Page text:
The 1954 Pulitzer Fiction Jury was composed of two men: Eric P. Kelly, a returning juror from Dartmouth and author of children’s books -most notably the Newbury winner, The Trumpeter of Krakow (1929); and Harris F. Fletcher, an English professor at the University of Illinois and America’s foremost authority on John Milton.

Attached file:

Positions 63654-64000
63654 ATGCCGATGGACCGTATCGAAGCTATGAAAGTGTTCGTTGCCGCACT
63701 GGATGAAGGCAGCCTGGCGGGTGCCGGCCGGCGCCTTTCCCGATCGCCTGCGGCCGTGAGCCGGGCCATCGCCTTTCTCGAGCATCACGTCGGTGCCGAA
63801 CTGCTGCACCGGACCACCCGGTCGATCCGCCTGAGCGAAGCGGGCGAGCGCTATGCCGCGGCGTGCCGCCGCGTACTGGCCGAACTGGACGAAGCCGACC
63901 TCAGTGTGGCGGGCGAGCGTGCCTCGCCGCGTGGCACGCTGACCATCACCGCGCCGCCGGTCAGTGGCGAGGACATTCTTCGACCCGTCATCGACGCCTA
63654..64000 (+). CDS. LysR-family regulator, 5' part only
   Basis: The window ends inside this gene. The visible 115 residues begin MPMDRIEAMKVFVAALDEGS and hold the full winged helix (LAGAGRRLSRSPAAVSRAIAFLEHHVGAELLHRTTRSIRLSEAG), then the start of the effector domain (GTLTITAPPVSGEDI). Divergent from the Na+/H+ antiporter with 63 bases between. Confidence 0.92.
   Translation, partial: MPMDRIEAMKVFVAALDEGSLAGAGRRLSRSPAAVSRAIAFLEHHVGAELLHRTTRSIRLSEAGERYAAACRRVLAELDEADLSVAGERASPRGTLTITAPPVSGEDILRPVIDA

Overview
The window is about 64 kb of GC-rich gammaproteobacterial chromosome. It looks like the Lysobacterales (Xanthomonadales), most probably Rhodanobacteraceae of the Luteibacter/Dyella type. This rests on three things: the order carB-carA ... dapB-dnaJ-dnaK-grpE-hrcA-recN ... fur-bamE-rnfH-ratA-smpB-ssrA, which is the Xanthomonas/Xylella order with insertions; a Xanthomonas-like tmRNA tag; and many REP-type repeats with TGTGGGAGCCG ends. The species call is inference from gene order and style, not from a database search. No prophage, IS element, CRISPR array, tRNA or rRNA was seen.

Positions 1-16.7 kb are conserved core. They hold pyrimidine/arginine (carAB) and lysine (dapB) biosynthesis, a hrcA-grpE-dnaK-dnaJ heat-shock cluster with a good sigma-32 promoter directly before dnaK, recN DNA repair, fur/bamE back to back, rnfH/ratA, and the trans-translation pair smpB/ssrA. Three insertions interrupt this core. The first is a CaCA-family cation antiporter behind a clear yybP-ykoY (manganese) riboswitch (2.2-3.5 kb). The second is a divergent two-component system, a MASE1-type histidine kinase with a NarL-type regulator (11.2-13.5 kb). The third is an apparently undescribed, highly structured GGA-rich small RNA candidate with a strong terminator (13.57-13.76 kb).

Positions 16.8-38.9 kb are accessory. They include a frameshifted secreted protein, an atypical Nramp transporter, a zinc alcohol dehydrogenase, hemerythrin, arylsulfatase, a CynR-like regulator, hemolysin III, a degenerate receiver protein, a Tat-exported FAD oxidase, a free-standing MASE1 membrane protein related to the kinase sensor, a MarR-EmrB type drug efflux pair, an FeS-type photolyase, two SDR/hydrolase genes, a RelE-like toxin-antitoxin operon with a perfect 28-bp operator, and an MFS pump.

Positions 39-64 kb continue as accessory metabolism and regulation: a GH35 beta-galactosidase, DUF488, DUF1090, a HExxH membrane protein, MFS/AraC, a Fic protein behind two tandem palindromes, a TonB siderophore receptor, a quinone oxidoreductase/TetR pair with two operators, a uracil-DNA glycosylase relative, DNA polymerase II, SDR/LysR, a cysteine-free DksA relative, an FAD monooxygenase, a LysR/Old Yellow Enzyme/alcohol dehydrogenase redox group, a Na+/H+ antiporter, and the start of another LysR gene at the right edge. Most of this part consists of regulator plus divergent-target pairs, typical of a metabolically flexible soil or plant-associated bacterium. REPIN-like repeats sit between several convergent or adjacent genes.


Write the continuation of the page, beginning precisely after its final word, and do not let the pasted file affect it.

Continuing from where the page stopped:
Unfortunately neither juror could agree on a novel to win the award in 1954. Eric Kelly recommended several finalists: Ramey by Jack D. Ferris, The Sands of Karakorum by James Ullman, The Adventures of Augie March by Saul Bellow, and The Four Lives of Mundy Tolliver by Ben Lucien Burman. Meanwhile, Harris Fletcher recommended The Street of the Three Friends by Myron Brinig and The Deep Sleep by Wright Morris. Since neither side could agree, the Pulitzer Board elected not to issue a Pulitzer Prize in 1954 (just one year after Hemingway won the Pulitzer in 1953 for The Old Man and the Sea –read my reflections on The Old Man and the Sea and the 1953 Pulitzer Prize decision here).
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